We are now into year three of gender pay reporting and it’s certainly throwing up some interesting challenges for many of us. Here’s my thoughts on six key areas of focus based on the work we've done in this area to date:
1. Get the calculations accurate
An estimated 1 in 6 organisations have errors in their 2018 calculations (Concentra). This fits with the experience I have had when delving into calculations clients have run previously.
Although straightforward on the surface, there’s plenty of devil in the detail. It’s no surprise that the Royal Statistical Society have made ten recommendations urging the government to simplify things.
In the meantime, consider investing in external expertise or specialist software to simplify the whole process.
2. Treat year on year comparisons with caution
The pay gaps reported on the government website showed on average a 0.1% decrease for April 2018 compared to April 2017. Not a surprise given many organisations didn’t actually measure their 2017 figures until just before the snapshot date for their 2018 calculations.
It also shows us that there were about as many organisations showing an increased gap, as there were a decreased gap.
This is why we must treat any data changes with caution. Small changes are meaningless as it’s just too soon for the data to actually tell us anything at all. Most interventions needed to improve gender parity are long-term activities.
We advise clients to take the same caution when interpreting year on year changes at a company level. These are more likely to be a result of changes in structure, or incumbents in senior roles.
Wait until you have a clear trend over a few years before you celebrate any movement in the figures.
3. Provide an authentic narrative
The gender pay narrative is an opportunity to showcase your approach to gender parity to customers, employees and investors. However, 33% have not even provided a link to a report on their website (Paygaps.com), let alone a narrative.
And where a narrative has been provided, many lack authenticity: desperately explaining away the gap by demonstrating there isn’t an equal pay issue, or ‘justifying’ it in some way. Is this really in the spirit of the regulations?
Publish accurate statistics, and then publish further statistics that highlight the real issues in your organisation. Use this to craft an authentic narrative with actions rather than justification and PR.
4. Do extra analysis in a statistically robust way
But publishing additional analysis over and above the regulatory requirements is not without challenge.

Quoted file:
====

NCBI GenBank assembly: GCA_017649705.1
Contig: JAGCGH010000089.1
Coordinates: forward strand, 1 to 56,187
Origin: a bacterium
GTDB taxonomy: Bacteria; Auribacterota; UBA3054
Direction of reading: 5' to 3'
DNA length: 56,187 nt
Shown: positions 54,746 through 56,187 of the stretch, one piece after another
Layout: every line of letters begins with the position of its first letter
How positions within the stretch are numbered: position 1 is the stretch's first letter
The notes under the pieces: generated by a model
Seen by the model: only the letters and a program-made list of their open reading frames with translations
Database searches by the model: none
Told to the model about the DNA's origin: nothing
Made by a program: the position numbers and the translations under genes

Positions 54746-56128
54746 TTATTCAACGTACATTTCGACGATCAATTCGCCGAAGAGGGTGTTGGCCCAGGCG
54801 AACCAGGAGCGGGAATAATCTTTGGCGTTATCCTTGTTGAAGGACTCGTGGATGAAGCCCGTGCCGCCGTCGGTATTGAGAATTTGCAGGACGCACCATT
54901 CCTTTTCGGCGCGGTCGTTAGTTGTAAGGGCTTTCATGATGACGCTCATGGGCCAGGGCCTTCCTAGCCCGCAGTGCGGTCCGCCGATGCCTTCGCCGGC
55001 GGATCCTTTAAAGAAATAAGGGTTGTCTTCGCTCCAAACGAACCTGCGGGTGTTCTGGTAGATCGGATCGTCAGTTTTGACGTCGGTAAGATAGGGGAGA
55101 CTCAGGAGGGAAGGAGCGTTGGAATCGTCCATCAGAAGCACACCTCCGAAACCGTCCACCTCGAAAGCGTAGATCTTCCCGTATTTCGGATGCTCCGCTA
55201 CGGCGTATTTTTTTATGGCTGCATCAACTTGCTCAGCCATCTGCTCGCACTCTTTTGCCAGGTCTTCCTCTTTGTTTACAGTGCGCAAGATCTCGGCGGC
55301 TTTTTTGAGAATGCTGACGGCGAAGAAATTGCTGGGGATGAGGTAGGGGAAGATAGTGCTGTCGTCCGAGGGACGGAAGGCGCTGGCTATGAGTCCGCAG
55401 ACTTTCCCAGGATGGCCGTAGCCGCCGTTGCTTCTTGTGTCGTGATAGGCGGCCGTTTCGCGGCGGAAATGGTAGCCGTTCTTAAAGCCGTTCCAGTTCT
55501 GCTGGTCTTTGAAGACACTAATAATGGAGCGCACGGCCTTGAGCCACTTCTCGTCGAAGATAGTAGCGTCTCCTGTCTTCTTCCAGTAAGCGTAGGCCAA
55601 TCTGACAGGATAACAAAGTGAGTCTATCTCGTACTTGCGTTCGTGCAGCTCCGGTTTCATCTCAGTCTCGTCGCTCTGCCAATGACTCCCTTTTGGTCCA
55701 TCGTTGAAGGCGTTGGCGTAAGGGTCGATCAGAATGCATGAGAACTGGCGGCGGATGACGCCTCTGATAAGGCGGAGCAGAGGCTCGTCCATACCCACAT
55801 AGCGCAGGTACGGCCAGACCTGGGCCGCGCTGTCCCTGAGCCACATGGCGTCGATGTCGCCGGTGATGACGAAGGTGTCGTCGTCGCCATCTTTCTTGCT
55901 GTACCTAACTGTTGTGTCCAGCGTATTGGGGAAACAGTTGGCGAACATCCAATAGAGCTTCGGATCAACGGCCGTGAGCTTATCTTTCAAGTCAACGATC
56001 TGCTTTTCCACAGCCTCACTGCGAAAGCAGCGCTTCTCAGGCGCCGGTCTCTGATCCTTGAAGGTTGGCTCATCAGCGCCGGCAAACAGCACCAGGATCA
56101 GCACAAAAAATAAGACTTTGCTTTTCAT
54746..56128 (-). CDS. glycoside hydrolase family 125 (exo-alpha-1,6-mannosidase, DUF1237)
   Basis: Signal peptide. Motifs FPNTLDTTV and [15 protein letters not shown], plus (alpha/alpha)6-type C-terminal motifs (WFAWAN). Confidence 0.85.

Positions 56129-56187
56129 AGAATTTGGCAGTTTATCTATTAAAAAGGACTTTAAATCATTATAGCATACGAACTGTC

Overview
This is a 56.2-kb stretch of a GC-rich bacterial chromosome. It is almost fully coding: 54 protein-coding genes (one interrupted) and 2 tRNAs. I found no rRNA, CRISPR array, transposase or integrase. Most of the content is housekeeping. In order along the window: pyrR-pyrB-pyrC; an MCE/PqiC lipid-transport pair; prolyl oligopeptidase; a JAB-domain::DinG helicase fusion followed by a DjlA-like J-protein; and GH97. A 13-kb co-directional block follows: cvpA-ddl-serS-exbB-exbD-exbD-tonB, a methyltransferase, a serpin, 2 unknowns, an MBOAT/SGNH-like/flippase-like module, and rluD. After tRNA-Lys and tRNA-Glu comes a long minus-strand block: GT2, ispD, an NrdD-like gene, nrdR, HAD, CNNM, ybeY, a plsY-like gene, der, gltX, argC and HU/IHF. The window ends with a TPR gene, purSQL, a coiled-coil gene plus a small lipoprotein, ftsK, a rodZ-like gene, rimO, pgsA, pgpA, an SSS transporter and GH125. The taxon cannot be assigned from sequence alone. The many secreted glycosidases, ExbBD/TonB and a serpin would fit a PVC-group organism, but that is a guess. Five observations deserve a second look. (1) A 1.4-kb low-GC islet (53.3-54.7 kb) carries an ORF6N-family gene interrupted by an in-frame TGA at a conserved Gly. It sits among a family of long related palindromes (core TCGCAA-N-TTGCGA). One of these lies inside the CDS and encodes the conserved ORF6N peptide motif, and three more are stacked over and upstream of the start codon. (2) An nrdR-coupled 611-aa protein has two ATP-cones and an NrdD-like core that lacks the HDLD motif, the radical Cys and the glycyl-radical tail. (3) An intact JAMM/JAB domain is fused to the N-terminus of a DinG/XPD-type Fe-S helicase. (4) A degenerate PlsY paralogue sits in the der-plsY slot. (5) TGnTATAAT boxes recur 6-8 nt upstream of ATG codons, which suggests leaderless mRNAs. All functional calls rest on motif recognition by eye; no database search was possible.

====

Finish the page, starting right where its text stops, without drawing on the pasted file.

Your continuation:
One example of this is partnerships where the regulations effectively allow the entire senior tier to be excluded as they are not employees. In some cases, guidelines have been developed on the inclusion of partner data (e.g. the Law Society recommend FTE total cash comparison) but even then the variation in statistical approaches taken varies hugely.
Another example is global organisations wanting to establish a global pay gap. This isn’t as straightforward as converting pay rates to a common FX currency and re-running the figures. A better approach would be to take a weighted average across the countries, or if a raw data comparison is required, using Purchasing Power of Parity methodology to get to a common FX currency.
Think carefully about the statistics behind your additional analysis, and where helpful, consider consulting with competitors to establish some common ground rules.
5. Calculate your 2019 figures now
For many, the start of this month marked the deadline for publishing 2018 gender pay gap figures. But more importantly, it was the snapshot date for calculating our 2019 figures.
There really is no benefit to delaying this calculation (even if you decide to delay publishing it).
But, there are many advantages to running the numbers sooner rather than later. The earlier this is done, the more time you will have to plan and take action, and communicate the messages internally and externally.
Run your April 2019 figures, and plan the associated communication, now.
6. Focus on smaller actions
The Government Equalities office has conducted an evidence-based review to establish what activities are proven to work when it comes to closing the pay gap.
What struck me was that the activities with mixed results (i.e. not actually proven to work) were common initiatives such as unconscious bias training, diversity training and women only development programmes.
Yet, the actions proven to make a difference include more everyday activities such as skills-based assessments at interview, structured interviews, and transparent salary ranges.
This is where a data-driven approach can help. By analysing the data available at discretionary decision points (e.g. application, interview, appraisal, reward, promotion) you can establish exactly where women are adversely affected compared to men in your organisation. This will help guide some of the smaller-scale interventions to address hidden bias.
Plot your employee journey, and analyse the data available for gender bias at each discretionary decision point, as part of your gender pay action plan.
All in all, I think we can safely say that gender pay reporting is much more involved than many originally thought.
Photo by JD Hancock